“So, if you come up short, they’re thinking, `Well, we’re not that team.’ Well, they don’t have to be that team. They can do it a different way. I think this team has found a way to do it with their own personality and their own trademark. For that, I’m really proud of them.”


One of Corbin’s assets is he’s an excellent amateur psychologist, meaning he can help allay pressure when it gets too great.

That was evident just over a month ago, when Vanderbilt – after suffering a three-game sweep at Auburn – found itself with a 25-22 overall record, its postseason future in doubt after the Commodores suffered a 14-0 pasting in the final game.

Instead of tearing into his players after losing for the eighth time in 10 games, however, Corbin chose the opposite tack.

“He just comes in and says, `This (isn’t) going to last forever,’” Vanderbilt pitcher Chandler Day explains. “Then he kind of summed it up. He said, `I love you guys and we’re going to walk out of here with our heads held high and we’re going to flip this thing around.’

“It was a different approach, I guess, than what you would normally think after getting swept. Yelling usually occurs. If you check Twitter, you get yelled at for getting swept. But it was just kind of heartfelt … it was kind of a turning point.”

Sure enough, Vanderbilt won nine of its next 12 games, belting host Clemson 19-6 in a regional clincher to reach the Super Regional for the seventh time in the last nine years.

What, Corbin was asked, made him take the approach he did that day?

“I just recognized at that time that their spirit was broken,” Corbin recalls. “In the short duration I had from getting out of the dugout and taking a shower, I just knew my talk to them was going to be very positive and encouraging because in that time right there, I gotta put myself in their shoes.

“I felt when I went into that locker room and they were waiting for me, there were 27 kids looking at the floor. And that was tough to see because at that point right there, I knew they were a little bit broken. 

“And I knew that I couldn’t go in there with a hammer and a shovel. I had to kind of build them back up again. I did, or tried to do my best.”


A hardened Vanderbilt team showed resiliency in the super regional against Mississippi State, never more so than in Game 3 when the Commodores scored three runs in the bottom of the ninth to send that contest into extra innings.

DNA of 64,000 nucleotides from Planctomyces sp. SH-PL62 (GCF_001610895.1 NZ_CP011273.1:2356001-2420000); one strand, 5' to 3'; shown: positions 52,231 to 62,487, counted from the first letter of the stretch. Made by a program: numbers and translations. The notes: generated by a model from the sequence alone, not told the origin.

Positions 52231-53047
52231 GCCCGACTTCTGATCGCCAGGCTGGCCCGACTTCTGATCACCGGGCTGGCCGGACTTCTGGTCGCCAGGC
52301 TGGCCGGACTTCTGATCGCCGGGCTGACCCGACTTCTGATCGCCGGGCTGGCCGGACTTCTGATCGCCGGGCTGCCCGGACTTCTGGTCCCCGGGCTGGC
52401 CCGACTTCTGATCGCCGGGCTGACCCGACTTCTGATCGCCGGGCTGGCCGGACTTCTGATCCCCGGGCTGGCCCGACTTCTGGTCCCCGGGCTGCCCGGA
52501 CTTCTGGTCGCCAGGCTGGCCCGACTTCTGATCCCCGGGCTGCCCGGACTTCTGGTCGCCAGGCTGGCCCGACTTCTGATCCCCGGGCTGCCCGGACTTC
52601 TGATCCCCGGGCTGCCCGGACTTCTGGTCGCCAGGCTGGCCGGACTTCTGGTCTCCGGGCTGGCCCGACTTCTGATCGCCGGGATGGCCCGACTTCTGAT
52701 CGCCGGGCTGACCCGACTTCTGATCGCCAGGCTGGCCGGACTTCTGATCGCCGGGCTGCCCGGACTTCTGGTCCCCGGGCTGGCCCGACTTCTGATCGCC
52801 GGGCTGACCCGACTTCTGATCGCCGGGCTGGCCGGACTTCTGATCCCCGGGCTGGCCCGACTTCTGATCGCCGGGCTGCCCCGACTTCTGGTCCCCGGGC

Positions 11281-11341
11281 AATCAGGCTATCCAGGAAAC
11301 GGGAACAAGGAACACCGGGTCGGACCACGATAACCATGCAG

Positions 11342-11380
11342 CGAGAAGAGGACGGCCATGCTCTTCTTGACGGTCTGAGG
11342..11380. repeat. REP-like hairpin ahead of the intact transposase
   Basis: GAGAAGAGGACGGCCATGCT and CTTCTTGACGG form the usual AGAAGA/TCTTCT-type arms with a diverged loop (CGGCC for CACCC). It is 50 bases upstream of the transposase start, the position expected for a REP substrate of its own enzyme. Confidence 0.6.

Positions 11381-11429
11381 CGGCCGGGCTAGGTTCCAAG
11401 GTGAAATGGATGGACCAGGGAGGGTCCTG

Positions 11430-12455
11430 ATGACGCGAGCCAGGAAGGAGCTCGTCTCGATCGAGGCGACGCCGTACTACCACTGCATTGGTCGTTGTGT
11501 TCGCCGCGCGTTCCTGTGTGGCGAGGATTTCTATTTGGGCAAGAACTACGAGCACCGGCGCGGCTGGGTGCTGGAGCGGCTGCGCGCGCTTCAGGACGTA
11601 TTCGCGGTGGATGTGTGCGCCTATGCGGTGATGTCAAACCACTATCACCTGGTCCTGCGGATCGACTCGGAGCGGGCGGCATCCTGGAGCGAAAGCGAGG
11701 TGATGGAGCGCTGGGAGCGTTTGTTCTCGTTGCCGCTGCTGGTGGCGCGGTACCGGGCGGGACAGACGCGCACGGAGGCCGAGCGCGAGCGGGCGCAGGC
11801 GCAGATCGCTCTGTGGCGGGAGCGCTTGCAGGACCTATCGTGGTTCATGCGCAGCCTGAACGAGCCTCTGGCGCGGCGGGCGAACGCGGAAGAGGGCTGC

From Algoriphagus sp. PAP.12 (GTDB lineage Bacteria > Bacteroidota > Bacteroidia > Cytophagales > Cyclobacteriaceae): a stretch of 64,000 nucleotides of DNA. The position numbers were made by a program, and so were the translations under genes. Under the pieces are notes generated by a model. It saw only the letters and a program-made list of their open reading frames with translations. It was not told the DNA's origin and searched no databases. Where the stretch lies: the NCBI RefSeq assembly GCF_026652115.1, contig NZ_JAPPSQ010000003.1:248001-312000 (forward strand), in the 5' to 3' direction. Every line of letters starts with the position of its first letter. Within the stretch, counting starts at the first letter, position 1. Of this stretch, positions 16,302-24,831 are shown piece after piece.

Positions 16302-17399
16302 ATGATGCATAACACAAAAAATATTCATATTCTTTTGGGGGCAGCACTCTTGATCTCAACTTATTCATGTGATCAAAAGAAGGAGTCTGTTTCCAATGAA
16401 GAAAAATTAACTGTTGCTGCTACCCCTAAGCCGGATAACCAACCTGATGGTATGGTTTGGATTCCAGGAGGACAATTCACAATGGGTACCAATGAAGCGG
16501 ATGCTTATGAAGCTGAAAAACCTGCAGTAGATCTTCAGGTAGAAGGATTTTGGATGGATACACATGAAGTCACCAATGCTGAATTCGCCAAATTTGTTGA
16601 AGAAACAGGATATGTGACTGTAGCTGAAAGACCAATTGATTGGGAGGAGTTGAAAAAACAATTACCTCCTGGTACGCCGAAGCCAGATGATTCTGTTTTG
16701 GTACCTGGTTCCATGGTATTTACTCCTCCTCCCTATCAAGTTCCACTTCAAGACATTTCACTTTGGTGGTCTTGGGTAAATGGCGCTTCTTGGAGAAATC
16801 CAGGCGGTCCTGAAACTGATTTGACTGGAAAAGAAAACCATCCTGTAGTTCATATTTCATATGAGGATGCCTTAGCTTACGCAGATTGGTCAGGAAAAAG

“I mean from Day 1, before the season even started, we had a feeling that we were a mentally tough team,” Paul says. “We just didn’t think we’d ever go down this way, so we just believed in ourselves.”

But more often, Mississippi State was the team that got the big out – or the big hit with runners on base – while Vanderbilt fell short in similar situations.

“I think that’s the try-hard on the team,” Corbin acknowledges. “You just get guys on base and you want to get the hit, and you come up a little short.

“They’re trying to compete. They’re trying to finish. Sometimes the try-to gets in the way of the ability to do it. That’s part of sport. That’s part of being 18, 19, 20 years old. That’s part of the environment. That’s part of learning.”

The good news for the Commodores is that the team will likely bring back a large chunk of its core next season. 

In addition, Vanderbilt’s recruiting class has already been listed by Baseball America as among the best in the country, with the chance it could rise to No. 1 in the fall.

With the experience gained and the influx of talent, however, will once again come that familiar high bar of success. Better to have it than not, but the Commodores will still need to find a way to deal with the pressure.

“I think Vanderbilt has definitely carried on a legacy with high expectations,” Vanderbilt pitcher Drake Fellows said prior to the super regional. “But us players don’t really worry about that. We were all picked to go here for a reason. We just go out there, play and have fun.”

The more the Commodores can keep fun in mind, the more likely it is that success will follow.